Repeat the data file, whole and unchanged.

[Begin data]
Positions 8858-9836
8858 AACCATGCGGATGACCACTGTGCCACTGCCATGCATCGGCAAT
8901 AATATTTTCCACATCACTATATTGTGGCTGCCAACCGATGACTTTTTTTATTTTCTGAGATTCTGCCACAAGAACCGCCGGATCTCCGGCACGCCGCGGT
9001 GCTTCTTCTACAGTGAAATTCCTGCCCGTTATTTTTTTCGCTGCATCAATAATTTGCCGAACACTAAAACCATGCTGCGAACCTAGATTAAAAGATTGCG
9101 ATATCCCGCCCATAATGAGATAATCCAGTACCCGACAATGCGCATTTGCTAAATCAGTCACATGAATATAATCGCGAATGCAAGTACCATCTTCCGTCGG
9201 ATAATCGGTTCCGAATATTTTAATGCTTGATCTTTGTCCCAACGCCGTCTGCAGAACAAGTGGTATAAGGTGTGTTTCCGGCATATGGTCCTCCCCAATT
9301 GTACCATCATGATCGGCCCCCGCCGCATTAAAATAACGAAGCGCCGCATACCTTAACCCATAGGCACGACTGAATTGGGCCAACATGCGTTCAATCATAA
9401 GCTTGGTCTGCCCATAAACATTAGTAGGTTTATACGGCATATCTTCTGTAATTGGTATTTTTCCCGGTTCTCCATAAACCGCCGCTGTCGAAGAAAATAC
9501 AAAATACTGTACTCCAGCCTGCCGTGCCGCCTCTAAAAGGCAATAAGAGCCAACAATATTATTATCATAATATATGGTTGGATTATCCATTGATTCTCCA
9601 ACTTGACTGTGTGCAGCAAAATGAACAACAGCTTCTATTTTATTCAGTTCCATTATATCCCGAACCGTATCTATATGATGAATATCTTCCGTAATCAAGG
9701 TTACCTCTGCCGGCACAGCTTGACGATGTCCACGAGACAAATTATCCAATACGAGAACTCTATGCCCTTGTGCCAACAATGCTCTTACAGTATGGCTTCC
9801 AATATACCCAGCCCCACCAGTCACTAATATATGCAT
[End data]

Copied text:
Positions 8858-9836
8858 AACCATGCGGATGACCACTGTGCCACTGCCATGCATCGGCAAT
8901 AATATTTTCCACATCACTATATTGTGGCTGCCAACCGATGACTTTTTTTATTTTCTGAGATTCTGCCACAAGAACCGCCGGATCTCCGGCACGCCGCGGT
9001 GCTTCTTCTACAGTGAAATTCCTGCCCGTTATTTTTTTCGCTGCATCAATAATTTGCCGAACACTAAAACCATGCTGCGAACCTAGATTAAAAGATTGCG
9101 ATATCCCGCCCATAATGAGATAATCCAGTACCCGACAATGCGCATTTGCTAAATCAGTCACATGAATATAATCGCGAATGCAAGTACCATCTTCCGTCGG
9201 ATAATCGGTTCCGAATATTTTAATGCTTGATCTTTGTCCCAACGCCGTCTGCAGAACAAGTGGTATAAGGTGTGTTTCCGGCATATGGTCCTCCCCAATT
9301 GTACCATCATGATCGGCCCCCGCCGCATTAAAATAACGAAGCGCCGCATACCTTAACCCATAGGCACGACTGAATTGGGCCAACATGCGTTCAATCATAA
9401 GCTTGGTCTGCCCATAAACATTAGTAGGTTTATACGGCATATCTTCTGTAATTGGTATTTTTCCCGGTTCTCCATAAACCGCCGCTGTCGAAGAAAATAC
9501 AAAATACTGTACTCCAGCCTGCCGTGCCGCCTCTAAAAGGCAATAAGAGCCAACAATATTATTATCATAATATATGGTTGGATTATCCATTGATTCTCCA
9601 ACTTGACTGTGTGCAGCAAAATGAACAACAGCTTCTATTTTATTCAGTTCCATTATATCCCGAACCGTATCTATATGATGAATATCTTCCGTAATCAAGG
9701 TTACCTCTGCCGGCACAGCTTGACGATGTCCACGAGACAAATTATCCAATACGAGAACTCTATGCCCTTGTGCCAACAATGCTCTTACAGTATGGCTTCC
9801 AATATACCCAGCCCCACCAGTCACTAATATATGCAT